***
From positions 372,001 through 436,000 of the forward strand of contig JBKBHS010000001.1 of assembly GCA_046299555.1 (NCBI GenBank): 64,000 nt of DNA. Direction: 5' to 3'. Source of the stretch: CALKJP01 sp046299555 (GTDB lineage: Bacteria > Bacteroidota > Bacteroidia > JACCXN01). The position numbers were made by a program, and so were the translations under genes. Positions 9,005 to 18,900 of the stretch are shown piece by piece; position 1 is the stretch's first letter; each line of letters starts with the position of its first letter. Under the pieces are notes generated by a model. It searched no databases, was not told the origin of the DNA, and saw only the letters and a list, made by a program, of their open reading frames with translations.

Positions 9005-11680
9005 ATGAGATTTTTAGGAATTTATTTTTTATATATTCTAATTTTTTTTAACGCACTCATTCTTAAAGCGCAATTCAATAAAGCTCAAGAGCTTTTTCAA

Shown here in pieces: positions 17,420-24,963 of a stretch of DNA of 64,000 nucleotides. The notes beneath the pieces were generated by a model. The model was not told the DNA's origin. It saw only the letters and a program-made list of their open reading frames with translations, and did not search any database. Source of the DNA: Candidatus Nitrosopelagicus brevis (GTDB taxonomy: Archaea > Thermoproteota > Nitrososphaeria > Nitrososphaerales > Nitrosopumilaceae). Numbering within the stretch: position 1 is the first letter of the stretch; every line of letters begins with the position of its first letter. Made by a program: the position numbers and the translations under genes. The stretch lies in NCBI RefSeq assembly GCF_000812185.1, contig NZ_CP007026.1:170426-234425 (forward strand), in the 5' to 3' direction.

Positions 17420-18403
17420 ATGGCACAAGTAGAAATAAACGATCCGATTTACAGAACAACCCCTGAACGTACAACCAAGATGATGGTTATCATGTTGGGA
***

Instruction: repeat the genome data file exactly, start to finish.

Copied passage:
From positions 372,001 through 436,000 of the forward strand of contig JBKBHS010000001.1 of assembly GCA_046299555.1 (NCBI GenBank): 64,000 nt of DNA. Direction: 5' to 3'. Source of the stretch: CALKJP01 sp046299555 (GTDB lineage: Bacteria > Bacteroidota > Bacteroidia > JACCXN01). The position numbers were made by a program, and so were the translations under genes. Positions 9,005 to 18,900 of the stretch are shown piece by piece; position 1 is the stretch's first letter; each line of letters starts with the position of its first letter. Under the pieces are notes generated by a model. It searched no databases, was not told the origin of the DNA, and saw only the letters and a list, made by a program, of their open reading frames with translations.

Positions 9005-11680
9005 ATGAGATTTTTAGGAATTTATTTTTTATATATTCTAATTTTTTTTAACGCACTCATTCTTAAAGCGCAATTCAATAAAGCTCAAGAGCTTTTTCAA

Shown here in pieces: positions 17,420-24,963 of a stretch of DNA of 64,000 nucleotides. The notes beneath the pieces were generated by a model. The model was not told the DNA's origin. It saw only the letters and a program-made list of their open reading frames with translations, and did not search any database. Source of the DNA: Candidatus Nitrosopelagicus brevis (GTDB taxonomy: Archaea > Thermoproteota > Nitrososphaeria > Nitrososphaerales > Nitrosopumilaceae). Numbering within the stretch: position 1 is the first letter of the stretch; every line of letters begins with the position of its first letter. Made by a program: the position numbers and the translations under genes. The stretch lies in NCBI RefSeq assembly GCF_000812185.1, contig NZ_CP007026.1:170426-234425 (forward strand), in the 5' to 3' direction.

Positions 17420-18403
17420 ATGGCACAAGTAGAAATAAACGATCCGATTTACAGAACAACCCCTGAACGTACAACCAAGATGATGGTTATCATGTTGGGA